As farmers flocked to World Dairy Expo last month in Madison to see the best cows and latest technology from around the world, many of them who are members of the Dairy Business Association also got a look at potential regulations that would affect what happens on farms.
“We have to be very mindful of what goes into these rules for our farmers,” Aaron Stauffacher, associate director of government affairs for DBA, told several dozen members during an administrative rule roundup session.
Stauffacher and John Holevoet, director of government affairs, detailed proposed changes to three administrative rules: ATCP 51, a livestock facility siting rule; NR 151, a runoff management standard; and NR 243, a confined animal feeding operation regulation. They also answered members’ questions about the practical impact of the changes.
Jay Stauffacher, a dairy farmer in Darlington, was particularly interested in the facility siting rule. He is concerned that if he wanted to expand his herd, he might not meet the proposed setback requirements, which would dramatically increase from the current standards.
He also took note of issues related to feed storage runoff, the use of vegetative treatment areas and clean groundwater. During the process of becoming a CAFO, he said his family wasn’t allowed to use vegetative treatment areas, which serve as filters to keep nutrients in the soil and out of the water. Instead, the farm is required to collect all the water and leachate from the storage facilities.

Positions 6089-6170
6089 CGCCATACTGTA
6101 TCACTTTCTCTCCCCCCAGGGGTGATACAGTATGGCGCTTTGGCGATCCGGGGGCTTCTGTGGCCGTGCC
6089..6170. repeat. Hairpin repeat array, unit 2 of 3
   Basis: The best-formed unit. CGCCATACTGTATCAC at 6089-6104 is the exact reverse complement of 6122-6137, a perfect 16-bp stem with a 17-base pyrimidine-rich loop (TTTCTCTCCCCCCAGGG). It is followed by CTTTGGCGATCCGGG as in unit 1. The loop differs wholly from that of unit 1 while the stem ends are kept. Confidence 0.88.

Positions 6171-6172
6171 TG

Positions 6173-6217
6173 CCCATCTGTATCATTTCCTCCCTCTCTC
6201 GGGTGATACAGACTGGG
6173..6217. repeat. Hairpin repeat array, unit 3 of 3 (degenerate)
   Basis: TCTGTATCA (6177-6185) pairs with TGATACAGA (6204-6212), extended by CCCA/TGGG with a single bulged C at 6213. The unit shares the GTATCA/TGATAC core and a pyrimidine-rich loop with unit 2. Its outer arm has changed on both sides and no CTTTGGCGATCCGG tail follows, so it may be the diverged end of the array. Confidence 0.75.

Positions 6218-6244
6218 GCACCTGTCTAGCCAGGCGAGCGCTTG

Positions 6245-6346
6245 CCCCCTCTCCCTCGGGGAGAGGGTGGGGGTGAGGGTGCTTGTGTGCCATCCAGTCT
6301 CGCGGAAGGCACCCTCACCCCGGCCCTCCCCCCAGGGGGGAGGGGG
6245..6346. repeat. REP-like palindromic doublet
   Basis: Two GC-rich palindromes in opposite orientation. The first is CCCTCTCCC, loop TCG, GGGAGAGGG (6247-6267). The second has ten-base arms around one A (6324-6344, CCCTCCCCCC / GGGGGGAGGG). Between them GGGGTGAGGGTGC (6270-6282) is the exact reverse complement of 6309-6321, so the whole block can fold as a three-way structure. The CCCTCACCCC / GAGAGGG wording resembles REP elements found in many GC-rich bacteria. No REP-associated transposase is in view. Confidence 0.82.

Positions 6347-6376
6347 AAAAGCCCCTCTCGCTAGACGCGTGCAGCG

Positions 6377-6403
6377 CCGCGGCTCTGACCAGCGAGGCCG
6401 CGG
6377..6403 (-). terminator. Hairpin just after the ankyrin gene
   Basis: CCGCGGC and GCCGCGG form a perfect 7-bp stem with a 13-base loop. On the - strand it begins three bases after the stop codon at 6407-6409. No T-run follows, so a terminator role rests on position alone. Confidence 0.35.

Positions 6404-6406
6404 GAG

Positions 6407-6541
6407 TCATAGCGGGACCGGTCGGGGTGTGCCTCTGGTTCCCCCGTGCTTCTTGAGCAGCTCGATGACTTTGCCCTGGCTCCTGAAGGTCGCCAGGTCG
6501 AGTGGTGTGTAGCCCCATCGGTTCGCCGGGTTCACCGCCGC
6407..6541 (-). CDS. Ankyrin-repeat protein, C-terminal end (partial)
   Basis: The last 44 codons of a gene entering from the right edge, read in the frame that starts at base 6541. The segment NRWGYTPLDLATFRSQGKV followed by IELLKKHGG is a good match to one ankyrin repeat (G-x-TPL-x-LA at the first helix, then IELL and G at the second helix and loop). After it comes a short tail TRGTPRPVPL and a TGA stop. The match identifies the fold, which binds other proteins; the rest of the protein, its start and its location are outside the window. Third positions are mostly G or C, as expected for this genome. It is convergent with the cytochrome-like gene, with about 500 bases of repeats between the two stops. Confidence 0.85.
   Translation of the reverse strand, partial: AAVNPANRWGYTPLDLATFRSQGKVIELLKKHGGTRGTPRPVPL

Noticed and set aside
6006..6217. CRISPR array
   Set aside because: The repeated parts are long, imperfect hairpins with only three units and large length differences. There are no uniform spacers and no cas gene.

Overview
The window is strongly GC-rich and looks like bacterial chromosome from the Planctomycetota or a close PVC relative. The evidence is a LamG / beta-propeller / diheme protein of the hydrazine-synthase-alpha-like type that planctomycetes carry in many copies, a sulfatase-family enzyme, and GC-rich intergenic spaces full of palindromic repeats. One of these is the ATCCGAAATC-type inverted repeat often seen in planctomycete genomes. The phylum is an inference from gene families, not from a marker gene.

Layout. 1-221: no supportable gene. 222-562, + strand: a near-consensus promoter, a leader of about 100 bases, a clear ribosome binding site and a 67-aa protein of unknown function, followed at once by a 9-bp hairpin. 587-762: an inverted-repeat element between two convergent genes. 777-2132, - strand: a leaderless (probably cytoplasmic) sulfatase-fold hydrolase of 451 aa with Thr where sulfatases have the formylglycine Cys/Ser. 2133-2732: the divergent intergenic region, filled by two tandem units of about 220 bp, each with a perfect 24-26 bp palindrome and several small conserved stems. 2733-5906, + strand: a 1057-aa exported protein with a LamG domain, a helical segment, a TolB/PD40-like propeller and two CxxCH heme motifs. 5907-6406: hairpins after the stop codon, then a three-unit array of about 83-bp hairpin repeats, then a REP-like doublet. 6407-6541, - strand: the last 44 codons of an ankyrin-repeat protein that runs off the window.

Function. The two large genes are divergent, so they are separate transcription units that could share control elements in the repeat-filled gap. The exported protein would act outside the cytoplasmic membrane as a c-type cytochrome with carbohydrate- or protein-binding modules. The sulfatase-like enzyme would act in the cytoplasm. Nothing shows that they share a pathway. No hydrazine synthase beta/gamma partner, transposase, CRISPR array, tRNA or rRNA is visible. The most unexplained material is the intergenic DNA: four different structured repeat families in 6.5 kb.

“With the amount of rain we’ve had just in September and now into October, that’s put so many more gallons into my manure storage that I have to pay to have spread out on the field,” he said. “And I’ll be restricted on the gallons I can spread on each field because the ground is so saturated, so I’ll need to find more land to spread it on.”
Anne Marie Elwing, a dairy farmer from De Soto, said she values the legislative work of DBA and appreciates receiving the most updated information at meetings.
“They’re such a good outreach for me if I have questions or if I’m working on a project,” Elwing said. “I feel like I get very good, concrete data from them and they’re very accessible.”
Jay Stauffacher agreed.
“DBA does a great job of being aware of the landscape that affects farmers,” he said.
Aaron Stauffacher and Holevoet also encouraged members to participate in the rulemaking process by talking to their state legislators and testifying at public hearings. They said lawmakers need to know how these rules affect things day in and day out at the farm level.